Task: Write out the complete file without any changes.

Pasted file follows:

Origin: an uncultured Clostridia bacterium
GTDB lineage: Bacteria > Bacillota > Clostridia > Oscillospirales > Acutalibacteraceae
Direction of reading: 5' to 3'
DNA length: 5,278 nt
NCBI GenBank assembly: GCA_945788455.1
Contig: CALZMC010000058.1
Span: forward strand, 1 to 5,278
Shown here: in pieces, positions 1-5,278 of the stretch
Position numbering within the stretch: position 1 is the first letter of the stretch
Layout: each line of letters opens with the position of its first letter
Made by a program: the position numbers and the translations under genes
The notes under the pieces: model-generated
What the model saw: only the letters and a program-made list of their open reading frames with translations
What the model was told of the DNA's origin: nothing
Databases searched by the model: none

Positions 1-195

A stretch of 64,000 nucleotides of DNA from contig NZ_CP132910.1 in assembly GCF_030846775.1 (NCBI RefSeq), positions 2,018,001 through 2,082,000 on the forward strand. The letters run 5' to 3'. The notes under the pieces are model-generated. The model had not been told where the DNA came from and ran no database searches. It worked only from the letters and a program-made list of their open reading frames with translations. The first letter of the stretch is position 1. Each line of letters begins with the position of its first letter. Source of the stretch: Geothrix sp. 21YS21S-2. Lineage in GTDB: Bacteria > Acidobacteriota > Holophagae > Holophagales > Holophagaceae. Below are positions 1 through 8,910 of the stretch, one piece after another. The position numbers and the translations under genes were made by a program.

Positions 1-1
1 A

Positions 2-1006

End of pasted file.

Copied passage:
Origin: an uncultured Clostridia bacterium
GTDB lineage: Bacteria > Bacillota > Clostridia > Oscillospirales > Acutalibacteraceae
Direction of reading: 5' to 3'
DNA length: 5,278 nt
NCBI GenBank assembly: GCA_945788455.1
Contig: CALZMC010000058.1
Span: forward strand, 1 to 5,278
Shown here: in pieces, positions 1-5,278 of the stretch
Position numbering within the stretch: position 1 is the first letter of the stretch
Layout: each line of letters opens with the position of its first letter
Made by a program: the position numbers and the translations under genes
The notes under the pieces: model-generated
What the model saw: only the letters and a program-made list of their open reading frames with translations
What the model was told of the DNA's origin: nothing
Databases searched by the model: none

Positions 1-195

A stretch of 64,000 nucleotides of DNA from contig NZ_CP132910.1 in assembly GCF_030846775.1 (NCBI RefSeq), positions 2,018,001 through 2,082,000 on the forward strand. The letters run 5' to 3'. The notes under the pieces are model-generated. The model had not been told where the DNA came from and ran no database searches. It worked only from the letters and a program-made list of their open reading frames with translations. The first letter of the stretch is position 1. Each line of letters begins with the position of its first letter. Source of the stretch: Geothrix sp. 21YS21S-2. Lineage in GTDB: Bacteria > Acidobacteriota > Holophagae > Holophagales > Holophagaceae. Below are positions 1 through 8,910 of the stretch, one piece after another. The position numbers and the translations under genes were made by a program.

Positions 1-1
1 A

Positions 2-1006